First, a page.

My mom reminded me this week of the story of the carrot, the egg, and the coffee. If you're not familiar with it, a young woman was talking to her mother about a hardship she was enduring. Her mother took 3 pots, filled them with water, and put them on to boil. In one she dropped a raw carrot, another a raw egg, and in the third a spoonful of coffee grounds. After a little while, she pulled them out and placed them before her daughter. She asked her what had changed about each of them while in hot water. The daughter replied, well, the carrot was hard before, but now it's all soft and easy to break apart. The egg was fragile before, but now it's hard on the inside. And the coffee grounds, it turned the water into coffee. The mother said, you have the choice of how you react to hardship and trials. You can fall apart like the carrot, become bitter and hardened like the egg, or you can change the water around you into something better than before.
This past week, I've felt a lot like the carrot, and I'll admit, I've even had some moments like the egg, being bitter and angry. But I've chosen to be like the coffee. I can still make a difference around me, even if it's not how I expected to. So what have I learned? A lot, and here's a few things for starters.
1. First and foremost, I've learned I have control over nothing. I said from the beginning, when I first saw Sam's pic, that God's hand was on all of this. For whatever reason, He changed up our plans. He is still in control, and I have to believe that, even if I don't understand.
2. God doesn't owe me an explanation. He is under no obligation to help me understand it. As He has said, He is the Potter, and I am the clay. I have to do what He wants, even if I don't have a clue as to why.
3. I have learned how important patience is. I'm not saying I've completely learned it yet, far from that! But through this He's teaching me patience.
4. I have learned love. Sure, I've always loved my family and friends. But I have seen such selfless love over the last several weeks. From the ones who gave out of the little they had, the ones who took time to offer encouragement to a stranger, to meeting those who are sacrificing so much to make the world a better place. When I say sacrificing, I mean material possessions and money to get these children home. Two of my good friends have been working diligently to pay the ransom for their children, a new friend, still working on paying for one adoption, is sacrificing again for their two new children.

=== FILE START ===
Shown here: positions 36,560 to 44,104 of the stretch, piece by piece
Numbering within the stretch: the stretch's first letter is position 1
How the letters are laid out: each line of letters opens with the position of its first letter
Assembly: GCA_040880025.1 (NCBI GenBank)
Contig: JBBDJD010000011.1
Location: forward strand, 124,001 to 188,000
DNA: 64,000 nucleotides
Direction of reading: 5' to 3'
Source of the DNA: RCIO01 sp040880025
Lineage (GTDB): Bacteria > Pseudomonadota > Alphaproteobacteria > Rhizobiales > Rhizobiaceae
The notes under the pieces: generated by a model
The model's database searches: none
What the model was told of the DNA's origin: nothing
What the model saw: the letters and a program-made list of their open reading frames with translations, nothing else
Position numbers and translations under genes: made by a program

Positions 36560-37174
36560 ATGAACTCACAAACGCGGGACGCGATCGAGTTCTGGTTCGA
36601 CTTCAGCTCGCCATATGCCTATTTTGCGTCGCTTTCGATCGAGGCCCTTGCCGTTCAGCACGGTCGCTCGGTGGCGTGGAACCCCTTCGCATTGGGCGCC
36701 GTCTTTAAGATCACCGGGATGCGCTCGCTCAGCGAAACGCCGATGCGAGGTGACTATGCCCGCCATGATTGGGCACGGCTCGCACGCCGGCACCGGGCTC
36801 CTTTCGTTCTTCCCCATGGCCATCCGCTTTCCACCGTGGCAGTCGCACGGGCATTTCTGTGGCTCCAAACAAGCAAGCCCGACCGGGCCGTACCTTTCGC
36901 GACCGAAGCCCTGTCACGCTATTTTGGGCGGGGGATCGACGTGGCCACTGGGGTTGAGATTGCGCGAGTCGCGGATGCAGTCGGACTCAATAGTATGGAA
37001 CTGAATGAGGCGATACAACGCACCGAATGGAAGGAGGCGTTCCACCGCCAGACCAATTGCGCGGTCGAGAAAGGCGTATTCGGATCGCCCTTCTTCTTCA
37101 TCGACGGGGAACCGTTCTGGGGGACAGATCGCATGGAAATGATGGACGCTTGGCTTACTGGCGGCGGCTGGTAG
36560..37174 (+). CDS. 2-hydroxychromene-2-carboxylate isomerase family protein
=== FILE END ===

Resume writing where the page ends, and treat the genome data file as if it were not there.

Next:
5. Sacrificing material goods - yeah, I've learned about that, and so has my whole family. From the minute we decided to commit, I have saved every single penny. Nothing was bought that wasn't absolutely essential. We ate from our couponing stockpile so grocery money could go to the adoption fund. (My girl scout troop even brought me groceries!) I felt guilty for even buying a $1 tea from Hardee's! Wanting to help so many other families, even after our commitment ended, has made me so conscious of wasteful spending. That value meal for lunch, that's a donation to a family who desperately needs it.
6. I've also learned that support can come from unexpectedly places. There are people in my life that I expected encouragement from, and never heard a kind word spoken by them. But there are others that showed overwhelming support, let me know they were praying for me. Some were total strangers before this.
7. Saving the best for last, as far as God's commandment for caring for orphans... I can now say, I get it. I didn't before. Sure, the Bible says pure and undefiled religion is this, to care for widows and orphans in their distress. But in my little corner of the world, orphans were well taken care of in foster homes. I didn't personally know any orphans. All was good, right? WRONG. This has opened my eyes to what the orphans of our world are going through. I know some will never get it. The ones who say, oh too bad you didn't get to adopt, but maybe next time you can adopt from here. Or, why are you so emotional over this? You never even met these boys, how can you act so heartbroken? Aren't you overreacting just a little? No, they don't get it. I pray they will some day. I feel terrible that it's taken me this long to "get it", but I am so glad I do now.
I guess I could go on and on, but this gives you the basic idea. Sure, it still hurts when I see "Sam's room" and realize he won't see how hard Dave worked to make it just right for him, or when I think about Duncan and how he and Kacey won't get to sit together and share their birthday over cake. But I wouldn't trade it for the world. I hope I'm a better person now than I was at the end of February, and I hope I can be like those coffee grounds and turn a boiling pot of water into a rich cup of coffee. If I can help someone else, or make my little corner of the world just a tiny bit better, that's priceless. The woman in that story was a smart one, and so is my mom.